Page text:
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Back in 1935, the American Physiotherapy Association—the forerunner of the American Physical Therapy Association (APTA)—issued a code of ethics.1 It stated, in part:

Practicing Ethically

Diagnosing, stating the prognosis of a case and prescribing treatment shall be entirely the responsibility of the physician. Any assumption of this responsibility by one of our members shall be considered unethical.

Yes, the profession has come a long way in the intervening 83 years. And physical therapists (PTs) with expertise in ethics say that with health care rapidly changing, the profession must stay ahead of the curve when it comes to ethics.

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  1. The American Physiotherapy Association Code of Ethics and Discipline. Presented at the Fourteenth Annual Convention of the American Physiotherapy Association, Atlantic City, NJ. June 1935.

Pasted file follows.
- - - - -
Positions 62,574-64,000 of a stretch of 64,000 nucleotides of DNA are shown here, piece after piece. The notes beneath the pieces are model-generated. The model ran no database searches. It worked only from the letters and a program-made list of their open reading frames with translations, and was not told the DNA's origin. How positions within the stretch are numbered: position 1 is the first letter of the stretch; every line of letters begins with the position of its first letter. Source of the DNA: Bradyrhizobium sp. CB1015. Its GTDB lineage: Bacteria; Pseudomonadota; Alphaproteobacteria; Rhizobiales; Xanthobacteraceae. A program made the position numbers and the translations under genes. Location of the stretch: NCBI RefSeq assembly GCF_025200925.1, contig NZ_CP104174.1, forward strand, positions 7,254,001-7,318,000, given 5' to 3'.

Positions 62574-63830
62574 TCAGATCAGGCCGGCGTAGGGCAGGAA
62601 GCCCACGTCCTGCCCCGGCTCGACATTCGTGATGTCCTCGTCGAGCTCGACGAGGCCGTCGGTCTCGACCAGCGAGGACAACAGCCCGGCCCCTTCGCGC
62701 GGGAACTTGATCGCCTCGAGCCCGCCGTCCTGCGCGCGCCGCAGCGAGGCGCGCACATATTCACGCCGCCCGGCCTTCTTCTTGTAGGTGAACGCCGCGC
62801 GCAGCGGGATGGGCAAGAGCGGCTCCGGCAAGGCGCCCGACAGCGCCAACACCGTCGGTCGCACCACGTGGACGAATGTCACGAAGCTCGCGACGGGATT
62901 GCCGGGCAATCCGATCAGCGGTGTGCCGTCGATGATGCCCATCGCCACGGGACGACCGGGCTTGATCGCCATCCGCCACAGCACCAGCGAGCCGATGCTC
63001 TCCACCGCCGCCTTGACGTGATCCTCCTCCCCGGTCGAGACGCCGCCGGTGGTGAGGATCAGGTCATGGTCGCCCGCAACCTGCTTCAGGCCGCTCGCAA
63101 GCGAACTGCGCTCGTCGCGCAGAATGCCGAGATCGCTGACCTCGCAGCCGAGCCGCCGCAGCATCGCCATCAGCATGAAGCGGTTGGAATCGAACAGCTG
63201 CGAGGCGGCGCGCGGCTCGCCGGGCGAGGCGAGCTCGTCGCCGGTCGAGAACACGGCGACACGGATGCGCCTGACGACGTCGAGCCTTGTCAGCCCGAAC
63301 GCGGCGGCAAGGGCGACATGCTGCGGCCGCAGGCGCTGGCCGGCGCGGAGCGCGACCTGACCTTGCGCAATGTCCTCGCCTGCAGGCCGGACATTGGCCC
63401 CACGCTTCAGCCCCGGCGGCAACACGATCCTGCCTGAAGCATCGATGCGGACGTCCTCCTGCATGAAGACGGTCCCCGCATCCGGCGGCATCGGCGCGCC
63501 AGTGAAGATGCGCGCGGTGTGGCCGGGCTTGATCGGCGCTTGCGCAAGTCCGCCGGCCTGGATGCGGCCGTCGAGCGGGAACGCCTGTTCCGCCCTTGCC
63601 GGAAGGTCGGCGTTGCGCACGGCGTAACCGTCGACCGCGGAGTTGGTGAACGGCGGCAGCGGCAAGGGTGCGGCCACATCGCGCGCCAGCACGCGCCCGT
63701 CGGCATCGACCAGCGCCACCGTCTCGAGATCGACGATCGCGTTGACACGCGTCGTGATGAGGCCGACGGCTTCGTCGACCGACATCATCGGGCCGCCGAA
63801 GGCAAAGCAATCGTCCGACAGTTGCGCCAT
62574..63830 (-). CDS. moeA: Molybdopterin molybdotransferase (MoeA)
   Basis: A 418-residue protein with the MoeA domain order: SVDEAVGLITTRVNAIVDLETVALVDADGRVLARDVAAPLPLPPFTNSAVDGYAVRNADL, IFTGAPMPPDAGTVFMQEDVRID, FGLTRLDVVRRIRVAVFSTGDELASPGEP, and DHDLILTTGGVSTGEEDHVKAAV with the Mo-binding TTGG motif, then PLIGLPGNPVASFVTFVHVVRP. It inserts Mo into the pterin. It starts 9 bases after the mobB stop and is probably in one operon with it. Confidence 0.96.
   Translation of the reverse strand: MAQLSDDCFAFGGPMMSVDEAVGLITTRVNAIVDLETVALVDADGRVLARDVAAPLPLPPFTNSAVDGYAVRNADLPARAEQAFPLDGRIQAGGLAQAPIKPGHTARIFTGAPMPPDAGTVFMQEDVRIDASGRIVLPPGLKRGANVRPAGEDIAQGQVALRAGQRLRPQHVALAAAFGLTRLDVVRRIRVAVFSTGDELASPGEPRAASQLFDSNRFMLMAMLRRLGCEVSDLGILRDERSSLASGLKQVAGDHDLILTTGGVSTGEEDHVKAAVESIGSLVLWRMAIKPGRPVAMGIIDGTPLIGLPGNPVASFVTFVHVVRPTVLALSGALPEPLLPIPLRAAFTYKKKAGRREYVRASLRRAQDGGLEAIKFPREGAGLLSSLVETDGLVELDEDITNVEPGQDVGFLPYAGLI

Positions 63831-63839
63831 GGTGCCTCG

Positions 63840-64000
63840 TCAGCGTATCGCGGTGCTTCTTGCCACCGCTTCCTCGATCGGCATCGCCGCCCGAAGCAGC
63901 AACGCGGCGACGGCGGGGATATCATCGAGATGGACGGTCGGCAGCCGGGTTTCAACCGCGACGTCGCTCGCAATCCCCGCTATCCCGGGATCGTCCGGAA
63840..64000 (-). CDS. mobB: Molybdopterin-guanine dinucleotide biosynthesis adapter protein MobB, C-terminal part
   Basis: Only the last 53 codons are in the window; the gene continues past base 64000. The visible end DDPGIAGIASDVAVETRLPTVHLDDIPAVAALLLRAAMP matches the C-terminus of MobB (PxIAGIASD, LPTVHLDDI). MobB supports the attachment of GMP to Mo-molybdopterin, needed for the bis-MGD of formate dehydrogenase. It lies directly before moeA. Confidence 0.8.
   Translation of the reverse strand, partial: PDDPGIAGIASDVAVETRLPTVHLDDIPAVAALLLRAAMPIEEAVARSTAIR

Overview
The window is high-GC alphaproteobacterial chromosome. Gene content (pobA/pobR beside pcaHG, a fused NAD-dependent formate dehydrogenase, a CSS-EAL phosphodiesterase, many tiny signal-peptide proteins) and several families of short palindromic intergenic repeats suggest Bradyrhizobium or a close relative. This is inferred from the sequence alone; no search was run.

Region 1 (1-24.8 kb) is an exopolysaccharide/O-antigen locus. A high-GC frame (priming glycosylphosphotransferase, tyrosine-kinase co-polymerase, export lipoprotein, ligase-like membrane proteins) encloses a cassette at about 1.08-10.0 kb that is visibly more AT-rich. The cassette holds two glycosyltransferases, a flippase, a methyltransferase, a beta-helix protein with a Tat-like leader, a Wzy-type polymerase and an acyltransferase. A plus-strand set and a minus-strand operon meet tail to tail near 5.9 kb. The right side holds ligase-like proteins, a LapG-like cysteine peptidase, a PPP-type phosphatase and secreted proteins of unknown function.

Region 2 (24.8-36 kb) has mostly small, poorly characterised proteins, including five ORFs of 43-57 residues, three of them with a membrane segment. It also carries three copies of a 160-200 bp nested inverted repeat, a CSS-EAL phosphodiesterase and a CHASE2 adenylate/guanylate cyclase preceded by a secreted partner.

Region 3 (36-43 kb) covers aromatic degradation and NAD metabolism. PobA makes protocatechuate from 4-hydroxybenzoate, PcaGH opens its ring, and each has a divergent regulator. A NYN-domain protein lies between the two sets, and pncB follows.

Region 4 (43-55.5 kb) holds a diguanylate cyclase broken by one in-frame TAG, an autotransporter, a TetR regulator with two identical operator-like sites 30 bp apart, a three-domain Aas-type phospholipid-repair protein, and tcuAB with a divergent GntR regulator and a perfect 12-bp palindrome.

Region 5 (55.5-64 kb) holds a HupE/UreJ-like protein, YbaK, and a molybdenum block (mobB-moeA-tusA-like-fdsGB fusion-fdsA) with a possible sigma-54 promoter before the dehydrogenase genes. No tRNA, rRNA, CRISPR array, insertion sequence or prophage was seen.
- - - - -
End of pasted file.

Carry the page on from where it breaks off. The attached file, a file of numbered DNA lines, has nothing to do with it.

2. Code of Ethics for the Physical Therapist. American Physical Therapy Association. www.apta.org/uploadedFiles/APTAorg/About_Us/Policies/Ethics/CodeofEthics.pdf. Accessed February 11, 2018.
  3. Standards of Ethical Conduct for the Physical Therapist Assistant. American Physical Therapy Association. www.apta.org/uploadedFiles/APTAorg/About_Us/Policies/Ethics/StandardsEthicalConductPTA.pdf. Accessed February 11, 2018.

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